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Apple has bought iOS power-user-darling Workflow and made it free on the App Store. The deal was reported by Matthew Panzarino on Techcrunch, with both Apple and developers assuring us that the app will continue to be available on the App Store. Tinkerers and automators alike should download it right now.
Workflow debuted back in 2014. It collected the array of x-callback-url methods used to connect apps during the dark days of iOS inter-app communication, before extensions. The app won a design award in 2015, and the recent acquisition is a reminder that Apple still takes productivity on iOS seriously.
While many people see Workflow as an app for power users, Apple sees it as an Accessibility powerhouse. Here’s what you need to know, and why you should care.
Neither Apple nor Workflow have formally announced the sale. However, each company has made statements to the press. There aren’t many hints about the future. On the upside, Workflow is now a free app. This lowers the barrier to entry to experiment with automation on iOS. Nothing ensures a long future like a big userbase.
If you have been a long time user of Workflow a new update went out today that gives ideas about what’s changing:
- Maps actions are now powered by Apple Maps.
- Translate Text is now powered by Microsoft Translate.
- Get Street View Image, Google Chrome, Pocket, LINE, Telegram, Uber, and Workflow Gallery submissions are no longer supported.
- Added support for converting PDFs to images.
- Made the Workflow Input variable always available in the variable tray.
- Fixed an issue with deleting actions using VoiceOver.
- Other bug fixes.
The exile of Google services is probably not all that shocking. People who use Chrome as their iOS browser are likely not all that happy. Some of the other dropped services are less obvious, other than they compete with built-in Apple services. As far as Uber goes, that’s a confusing move since Apple already has a deal with Uber built into Maps and Siri.
The elimination of Gallery submissions should give iOS automators pause. The community aspect of Workflow’s design allowed for users to share their creations. The company reviewed them and shared them right in the app. What this change means for the future of the gallery is not clear. Hopefully, Apple still lets the community share their creations in future.
What Is Workflow?
If you have not used Workflow before, it is an Automation app for iOS. In our tutorial, Khamosh described it best, calling the app Automator for iOS. This is a great place to get started once you have installed the app and played around a little bit. Workflow allows for actions to call from the share sheet or Today Widget. You can even use apps like Launch Center Pro.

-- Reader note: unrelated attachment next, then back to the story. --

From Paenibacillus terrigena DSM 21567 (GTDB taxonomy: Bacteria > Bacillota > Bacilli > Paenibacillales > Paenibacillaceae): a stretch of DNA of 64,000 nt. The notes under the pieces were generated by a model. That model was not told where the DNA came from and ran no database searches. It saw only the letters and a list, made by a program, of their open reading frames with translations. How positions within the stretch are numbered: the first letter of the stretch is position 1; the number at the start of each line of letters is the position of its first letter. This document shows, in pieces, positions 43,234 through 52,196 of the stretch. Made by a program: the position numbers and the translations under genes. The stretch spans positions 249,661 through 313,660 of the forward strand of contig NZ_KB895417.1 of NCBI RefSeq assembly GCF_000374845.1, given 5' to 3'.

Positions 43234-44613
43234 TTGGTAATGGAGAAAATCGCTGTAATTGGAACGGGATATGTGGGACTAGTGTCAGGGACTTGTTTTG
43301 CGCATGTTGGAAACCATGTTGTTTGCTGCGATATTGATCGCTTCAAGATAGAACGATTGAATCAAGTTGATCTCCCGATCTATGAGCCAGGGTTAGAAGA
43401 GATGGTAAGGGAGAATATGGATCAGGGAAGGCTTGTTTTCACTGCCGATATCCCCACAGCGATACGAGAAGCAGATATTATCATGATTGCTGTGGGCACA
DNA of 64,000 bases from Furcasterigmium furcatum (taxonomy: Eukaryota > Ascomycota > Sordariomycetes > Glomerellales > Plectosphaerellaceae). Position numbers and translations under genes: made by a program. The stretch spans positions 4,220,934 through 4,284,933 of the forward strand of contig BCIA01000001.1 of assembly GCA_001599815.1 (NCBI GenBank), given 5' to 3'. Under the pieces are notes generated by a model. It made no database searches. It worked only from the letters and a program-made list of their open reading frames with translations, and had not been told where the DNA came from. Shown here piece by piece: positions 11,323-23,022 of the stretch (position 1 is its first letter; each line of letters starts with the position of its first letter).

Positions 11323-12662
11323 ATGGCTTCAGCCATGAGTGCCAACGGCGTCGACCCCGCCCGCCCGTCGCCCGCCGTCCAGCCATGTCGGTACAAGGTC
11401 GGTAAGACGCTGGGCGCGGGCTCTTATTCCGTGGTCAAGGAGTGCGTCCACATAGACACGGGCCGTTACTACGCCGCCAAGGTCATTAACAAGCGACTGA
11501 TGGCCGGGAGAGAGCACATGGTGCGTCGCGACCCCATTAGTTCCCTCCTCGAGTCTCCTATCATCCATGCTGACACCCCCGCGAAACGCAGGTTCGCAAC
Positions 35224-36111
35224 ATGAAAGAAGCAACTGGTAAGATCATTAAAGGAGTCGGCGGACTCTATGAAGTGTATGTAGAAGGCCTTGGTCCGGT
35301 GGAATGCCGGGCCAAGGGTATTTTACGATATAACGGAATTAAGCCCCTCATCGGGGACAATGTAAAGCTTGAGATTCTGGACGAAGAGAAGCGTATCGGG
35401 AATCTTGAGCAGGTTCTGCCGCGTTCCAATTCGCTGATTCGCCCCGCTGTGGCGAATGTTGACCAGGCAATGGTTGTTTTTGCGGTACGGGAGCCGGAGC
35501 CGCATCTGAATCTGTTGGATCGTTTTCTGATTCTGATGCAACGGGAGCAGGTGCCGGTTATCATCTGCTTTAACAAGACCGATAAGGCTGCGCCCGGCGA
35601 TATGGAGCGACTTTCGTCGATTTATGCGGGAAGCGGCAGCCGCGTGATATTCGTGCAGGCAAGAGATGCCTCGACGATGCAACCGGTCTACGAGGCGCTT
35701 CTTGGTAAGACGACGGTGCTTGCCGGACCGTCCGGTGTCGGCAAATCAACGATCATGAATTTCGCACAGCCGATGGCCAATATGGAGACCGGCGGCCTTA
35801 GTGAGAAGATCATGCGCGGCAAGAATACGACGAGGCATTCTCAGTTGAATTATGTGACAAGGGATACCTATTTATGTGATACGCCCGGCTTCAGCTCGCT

Like any extension, these actions allow you to take or feed info from and to other apps. But, rather than just a generic open in or save function, Workflow allows for you to do as much with the data as you want. If you want to save an image from Safari, resize it, convert to JPEG, then save to an album, you can do so in a single tap.
Getting Started With the Gallery
Apps like Workflow can be intimidating. Getting a huge list of apps and actions is not going to click immediately for most users. You get a brief list of suggested Workflows when you first open the App. However, there is also an entire gallery of pre-made actions you can browse. Since these were curated, you know that they work.
In this case, we are looking at the “Tweet Song” action. It takes the currently playing song and posts it to Twitter with artwork. When you tap on it in Workflow, you can see each component step.
It starts by getting the current song from Music (you’ll need to Grant Access to your Music Library first). The action then passes that to a text field using Song and Artist from the song data. That becomes the body of the Tweet. It then gets the album art from Music and adds that to the Tweet as well.
That combined data all goes to the Twitter compose window. In a slightly frustrating turn, you cannot seem to share out stuff that isn’t actually in your library, it can’t seem to find the album artwork.
Once you’re familiar with what Workflow entails, you should take a look at the Gallery. It is the other tab in the Workflow app, tap it to see the Gallery main menu. You’ll get a list of some suggested workflows, along with a scrolling list of features at the top.
Scroll down and find an action you find interesting. Tap the action to preview how it functions, then tap Get Workflow to add it to your app. You can set workflows to be available from the Today widget, the share extension, the app itself, and advanced users can choose to send it to Launcher or Launch Center Pro. You can set this in the properties of the workflow as well.
After you have played around with the gallery, try making your own custom actions. Browse through what’s available with the apps you use already, and see what time you have to save. You’ll be surprised what you can create with existing apps.
The Future of iOS Automation?
Now that Apple owns Workflow, people seem evenly divided between hope and fear for the future of automation on iOS. With the ball in Apple’s half, there are two directions the project can take: broader, more powerful integrations made possible by OS-level changes, or stagnation at the hands a company that likes a high degree of control over its user experience.
Whatever Apple wants to do with Workflow in the future, we are all stuck waiting for them to tell us. Maybe it will turn out to be support for building custom workflows for apps in Swift.
Are you a long time power user on iOS? Is this the first time you’ve used Workflow? Jump in and let us know what you think of the app, changes, and Apple’s acquisition.